Shanghai terminal closure further strained air cargo capacity in August

Date: Tuesday, September 28, 2021
Source: Supply Chain Dive

Dive Brief:

  • Air cargo demand continued its growth from pre-pandemic levels, with August volumes up 1% from 2019 levels, according to Clive Data Services. However, freighter suspensions in Shanghai added further pressure on already low air cargo capacity.
  • Capacity has recovered from its pandemic lows, up 18% from August 2020. But it's still down 16% from August 2019, as international passenger airline activity hasn't yet returned to pre-pandemic levels, according to Clive.
  • The late August closure of the Shanghai Pudong International Airport Cargo Terminal, known as PACTL, contributed to an 18% drop in westbound capacity from China, according to Clive. "As a result, spot rates increased by nearly 20% in the last week of August compared to the last week of July," it said in a news release.

Dive Insight:

Even as air cargo capacity recovers, the closure of PACTL shows how COVID-19-related disruptions can still spark noticeable swings in availability and spot rates.

"When something like this happens at what is the world's third largest cargo airport, it only reflects how fragile things are for global supply chains and the immediate impact on rates which were already high," said Clive Managing Director Niall van de Wouw in a statement.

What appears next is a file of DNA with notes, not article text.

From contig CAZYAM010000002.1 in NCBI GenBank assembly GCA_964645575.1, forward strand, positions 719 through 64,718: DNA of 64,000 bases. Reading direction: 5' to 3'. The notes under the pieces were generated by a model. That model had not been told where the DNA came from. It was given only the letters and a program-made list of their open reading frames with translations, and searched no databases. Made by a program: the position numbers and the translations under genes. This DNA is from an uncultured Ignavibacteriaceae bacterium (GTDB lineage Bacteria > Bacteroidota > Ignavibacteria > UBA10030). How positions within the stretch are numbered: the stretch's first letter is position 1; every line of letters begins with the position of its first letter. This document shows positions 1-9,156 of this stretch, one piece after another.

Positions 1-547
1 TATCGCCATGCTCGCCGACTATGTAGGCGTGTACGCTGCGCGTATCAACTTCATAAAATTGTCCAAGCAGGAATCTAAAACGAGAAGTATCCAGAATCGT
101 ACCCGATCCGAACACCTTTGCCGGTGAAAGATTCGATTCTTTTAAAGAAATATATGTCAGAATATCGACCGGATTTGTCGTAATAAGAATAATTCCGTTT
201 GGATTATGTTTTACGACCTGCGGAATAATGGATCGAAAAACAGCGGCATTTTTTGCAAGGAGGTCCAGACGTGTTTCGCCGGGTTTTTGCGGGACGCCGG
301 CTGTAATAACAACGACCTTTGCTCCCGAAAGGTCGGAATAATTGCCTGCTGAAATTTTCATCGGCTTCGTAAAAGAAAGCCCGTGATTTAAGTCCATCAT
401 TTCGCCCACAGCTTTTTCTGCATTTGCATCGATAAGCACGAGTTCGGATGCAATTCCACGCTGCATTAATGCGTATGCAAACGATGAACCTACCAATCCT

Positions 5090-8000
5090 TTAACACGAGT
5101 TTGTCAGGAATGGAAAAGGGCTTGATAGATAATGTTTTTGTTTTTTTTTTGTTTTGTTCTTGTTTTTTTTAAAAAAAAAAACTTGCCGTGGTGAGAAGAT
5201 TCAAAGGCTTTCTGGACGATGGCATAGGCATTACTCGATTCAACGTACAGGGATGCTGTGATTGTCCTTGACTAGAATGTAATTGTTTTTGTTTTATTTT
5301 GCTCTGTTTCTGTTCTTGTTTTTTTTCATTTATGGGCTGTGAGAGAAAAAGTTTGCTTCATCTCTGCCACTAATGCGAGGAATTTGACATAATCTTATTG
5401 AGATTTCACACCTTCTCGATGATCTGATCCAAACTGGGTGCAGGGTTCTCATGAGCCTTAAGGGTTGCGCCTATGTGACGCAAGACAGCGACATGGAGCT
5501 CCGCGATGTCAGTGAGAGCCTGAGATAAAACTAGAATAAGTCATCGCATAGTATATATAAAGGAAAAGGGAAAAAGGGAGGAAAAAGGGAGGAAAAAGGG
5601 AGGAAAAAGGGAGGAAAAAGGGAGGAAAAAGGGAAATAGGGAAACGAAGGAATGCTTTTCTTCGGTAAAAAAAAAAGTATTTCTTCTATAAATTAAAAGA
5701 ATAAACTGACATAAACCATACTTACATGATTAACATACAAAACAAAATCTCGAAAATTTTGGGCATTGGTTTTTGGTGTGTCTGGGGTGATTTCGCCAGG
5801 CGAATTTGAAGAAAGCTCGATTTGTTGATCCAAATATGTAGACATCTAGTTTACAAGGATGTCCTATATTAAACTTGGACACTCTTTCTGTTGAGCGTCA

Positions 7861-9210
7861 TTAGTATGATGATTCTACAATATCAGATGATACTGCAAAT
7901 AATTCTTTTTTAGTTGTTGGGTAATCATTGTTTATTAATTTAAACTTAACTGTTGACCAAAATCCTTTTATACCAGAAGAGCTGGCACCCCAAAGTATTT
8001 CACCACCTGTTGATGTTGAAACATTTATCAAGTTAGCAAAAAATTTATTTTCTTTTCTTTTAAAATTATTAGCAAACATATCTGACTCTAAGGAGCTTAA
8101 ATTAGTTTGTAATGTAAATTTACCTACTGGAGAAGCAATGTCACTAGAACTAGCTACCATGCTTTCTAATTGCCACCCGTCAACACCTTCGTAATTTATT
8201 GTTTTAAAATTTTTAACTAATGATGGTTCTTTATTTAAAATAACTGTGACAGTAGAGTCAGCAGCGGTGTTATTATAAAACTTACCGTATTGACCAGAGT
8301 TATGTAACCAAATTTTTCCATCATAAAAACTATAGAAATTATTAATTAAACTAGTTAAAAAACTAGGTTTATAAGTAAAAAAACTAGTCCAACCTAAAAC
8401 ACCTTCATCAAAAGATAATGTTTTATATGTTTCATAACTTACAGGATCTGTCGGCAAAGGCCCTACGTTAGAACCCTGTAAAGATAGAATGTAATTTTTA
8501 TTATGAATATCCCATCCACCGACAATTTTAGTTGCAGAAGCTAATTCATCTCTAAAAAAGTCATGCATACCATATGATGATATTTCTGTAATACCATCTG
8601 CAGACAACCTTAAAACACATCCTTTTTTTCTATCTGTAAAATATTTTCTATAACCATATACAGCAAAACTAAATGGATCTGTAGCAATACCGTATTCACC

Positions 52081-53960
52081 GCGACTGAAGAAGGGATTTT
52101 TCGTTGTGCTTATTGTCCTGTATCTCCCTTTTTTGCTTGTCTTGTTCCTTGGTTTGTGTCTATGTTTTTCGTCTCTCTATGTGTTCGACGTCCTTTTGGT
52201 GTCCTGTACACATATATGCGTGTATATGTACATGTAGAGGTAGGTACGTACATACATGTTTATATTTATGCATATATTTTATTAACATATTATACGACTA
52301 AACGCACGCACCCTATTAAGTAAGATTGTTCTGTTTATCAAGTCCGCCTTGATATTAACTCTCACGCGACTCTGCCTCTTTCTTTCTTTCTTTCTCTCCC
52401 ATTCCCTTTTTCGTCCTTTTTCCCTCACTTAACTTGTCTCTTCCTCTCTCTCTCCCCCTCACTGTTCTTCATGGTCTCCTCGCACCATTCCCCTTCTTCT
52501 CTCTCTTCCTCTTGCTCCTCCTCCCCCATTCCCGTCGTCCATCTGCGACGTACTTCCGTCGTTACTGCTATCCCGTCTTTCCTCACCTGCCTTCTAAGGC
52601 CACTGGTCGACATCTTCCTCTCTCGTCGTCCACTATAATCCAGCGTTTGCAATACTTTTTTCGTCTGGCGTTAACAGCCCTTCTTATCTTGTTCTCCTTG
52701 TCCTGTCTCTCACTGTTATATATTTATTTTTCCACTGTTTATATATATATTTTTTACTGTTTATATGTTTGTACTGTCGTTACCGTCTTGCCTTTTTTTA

The Shanghai Pudong airport's handling capabilities are improving and freighters are returning since PACTL shut down Aug. 20 due to reported COVID-19 cases among cargo workers, Flexport said in a Sept. 21 market update. But even excluding that airport, "the market is still very constrained," Flexport said.

Retailers have been competing for capacity ahead of the holiday season and have been diverting freight from ocean carriers amid continued congestion at ports and the need to restock. On Gap's Q2 earnings call, CFO Katrina O'Connell said the company has made "sizable investments in airfreight to partially mitigate longer lead times and shipping delays so that our inventories will be well-positioned to compete during back-to-school and holiday."

Air carriers aren't expecting capacity constraints to go away any time soon. FedEx Chief Marketing and Communications Officer Brie Carere said on the company's Q1 earnings call Tuesday that capacity is expected to be constrained through at least the first half of calendar year 2022, with a full recovery "not anticipated until 2024."

Improvements in business confidence among airlines have slowed recently due in part to the COVID-19 delta variant, according to the International Air Transport Association. The European Union recommended restrictions in August for U.S. travelers following an increase in COVID-19 cases, which could lead to demand — and then capacity — plummeting further.

"Shippers want to see more cargo capacity from the return on airline passenger operations, but some signals suggest this may get pushed back again on intercontinental routes following the recent EU recommendation to pause on all non-essential travel from the US to Europe," said van de Wouw.


[Read from the original source.]